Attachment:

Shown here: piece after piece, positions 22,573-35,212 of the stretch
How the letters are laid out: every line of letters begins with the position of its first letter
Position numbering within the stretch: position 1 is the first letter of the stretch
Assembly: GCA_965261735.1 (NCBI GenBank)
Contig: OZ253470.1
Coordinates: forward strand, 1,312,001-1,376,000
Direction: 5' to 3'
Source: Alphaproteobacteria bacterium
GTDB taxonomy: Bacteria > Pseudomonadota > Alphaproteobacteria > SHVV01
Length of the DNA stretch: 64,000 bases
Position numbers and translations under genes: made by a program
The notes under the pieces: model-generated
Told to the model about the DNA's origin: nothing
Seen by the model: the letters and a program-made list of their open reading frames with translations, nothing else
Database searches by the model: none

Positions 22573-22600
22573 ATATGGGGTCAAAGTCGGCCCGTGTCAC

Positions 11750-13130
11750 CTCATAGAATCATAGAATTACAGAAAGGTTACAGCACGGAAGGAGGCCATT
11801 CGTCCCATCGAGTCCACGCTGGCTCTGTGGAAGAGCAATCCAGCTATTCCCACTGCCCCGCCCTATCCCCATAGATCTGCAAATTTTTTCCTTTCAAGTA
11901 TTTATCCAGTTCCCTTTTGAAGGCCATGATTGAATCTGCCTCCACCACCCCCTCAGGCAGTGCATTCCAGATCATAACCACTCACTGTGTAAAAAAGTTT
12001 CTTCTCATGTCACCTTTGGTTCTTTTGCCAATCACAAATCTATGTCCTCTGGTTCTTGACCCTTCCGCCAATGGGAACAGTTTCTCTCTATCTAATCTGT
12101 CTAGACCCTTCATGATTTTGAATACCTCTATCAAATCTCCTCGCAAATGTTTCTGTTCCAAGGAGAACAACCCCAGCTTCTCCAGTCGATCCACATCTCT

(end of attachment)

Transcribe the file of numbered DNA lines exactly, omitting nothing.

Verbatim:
Shown here: piece after piece, positions 22,573-35,212 of the stretch
How the letters are laid out: every line of letters begins with the position of its first letter
Position numbering within the stretch: position 1 is the first letter of the stretch
Assembly: GCA_965261735.1 (NCBI GenBank)
Contig: OZ253470.1
Coordinates: forward strand, 1,312,001-1,376,000
Direction: 5' to 3'
Source: Alphaproteobacteria bacterium
GTDB taxonomy: Bacteria > Pseudomonadota > Alphaproteobacteria > SHVV01
Length of the DNA stretch: 64,000 bases
Position numbers and translations under genes: made by a program
The notes under the pieces: model-generated
Told to the model about the DNA's origin: nothing
Seen by the model: the letters and a program-made list of their open reading frames with translations, nothing else
Database searches by the model: none

Positions 22573-22600
22573 ATATGGGGTCAAAGTCGGCCCGTGTCAC

Positions 11750-13130
11750 CTCATAGAATCATAGAATTACAGAAAGGTTACAGCACGGAAGGAGGCCATT
11801 CGTCCCATCGAGTCCACGCTGGCTCTGTGGAAGAGCAATCCAGCTATTCCCACTGCCCCGCCCTATCCCCATAGATCTGCAAATTTTTTCCTTTCAAGTA
11901 TTTATCCAGTTCCCTTTTGAAGGCCATGATTGAATCTGCCTCCACCACCCCCTCAGGCAGTGCATTCCAGATCATAACCACTCACTGTGTAAAAAAGTTT
12001 CTTCTCATGTCACCTTTGGTTCTTTTGCCAATCACAAATCTATGTCCTCTGGTTCTTGACCCTTCCGCCAATGGGAACAGTTTCTCTCTATCTAATCTGT
12101 CTAGACCCTTCATGATTTTGAATACCTCTATCAAATCTCCTCGCAAATGTTTCTGTTCCAAGGAGAACAACCCCAGCTTCTCCAGTCGATCCACATCTCT